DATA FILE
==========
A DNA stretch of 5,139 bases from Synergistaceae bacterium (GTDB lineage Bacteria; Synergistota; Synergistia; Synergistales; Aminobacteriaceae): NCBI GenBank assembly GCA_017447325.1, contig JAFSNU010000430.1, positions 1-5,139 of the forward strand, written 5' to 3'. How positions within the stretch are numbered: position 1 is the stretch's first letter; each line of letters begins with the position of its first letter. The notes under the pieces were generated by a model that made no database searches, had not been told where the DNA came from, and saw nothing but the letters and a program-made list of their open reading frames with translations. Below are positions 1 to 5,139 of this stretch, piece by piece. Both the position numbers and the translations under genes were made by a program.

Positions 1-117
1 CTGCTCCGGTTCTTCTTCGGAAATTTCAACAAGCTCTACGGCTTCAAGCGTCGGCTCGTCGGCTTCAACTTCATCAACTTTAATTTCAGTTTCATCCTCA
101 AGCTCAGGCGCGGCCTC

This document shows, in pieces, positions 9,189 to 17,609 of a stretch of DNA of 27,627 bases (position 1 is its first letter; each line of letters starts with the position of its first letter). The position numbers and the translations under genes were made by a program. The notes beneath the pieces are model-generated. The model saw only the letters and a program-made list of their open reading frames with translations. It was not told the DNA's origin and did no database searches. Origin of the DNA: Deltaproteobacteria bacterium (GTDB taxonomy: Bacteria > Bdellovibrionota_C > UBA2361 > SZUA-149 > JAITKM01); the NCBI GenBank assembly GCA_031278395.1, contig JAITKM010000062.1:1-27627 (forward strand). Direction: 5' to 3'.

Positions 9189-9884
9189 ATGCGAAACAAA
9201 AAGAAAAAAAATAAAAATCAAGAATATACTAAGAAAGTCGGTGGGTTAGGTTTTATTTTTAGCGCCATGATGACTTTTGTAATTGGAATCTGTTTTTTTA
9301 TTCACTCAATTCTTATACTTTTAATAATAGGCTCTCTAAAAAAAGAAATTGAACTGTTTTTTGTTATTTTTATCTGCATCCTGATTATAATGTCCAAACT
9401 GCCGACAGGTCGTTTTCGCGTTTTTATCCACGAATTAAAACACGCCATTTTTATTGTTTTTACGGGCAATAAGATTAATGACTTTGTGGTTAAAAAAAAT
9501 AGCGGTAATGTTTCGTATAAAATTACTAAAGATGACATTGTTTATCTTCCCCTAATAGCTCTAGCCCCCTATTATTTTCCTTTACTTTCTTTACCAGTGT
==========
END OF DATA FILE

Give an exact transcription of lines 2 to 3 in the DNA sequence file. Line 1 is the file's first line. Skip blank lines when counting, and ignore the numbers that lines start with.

Positions 1-117
1 CTGCTCCGGTTCTTCTTCGGAAATTTCAACAAGCTCTACGGCTTCAAGCGTCGGCTCGTCGGCTTCAACTTCATCAACTTTAATTTCAGTTTCATCCTCA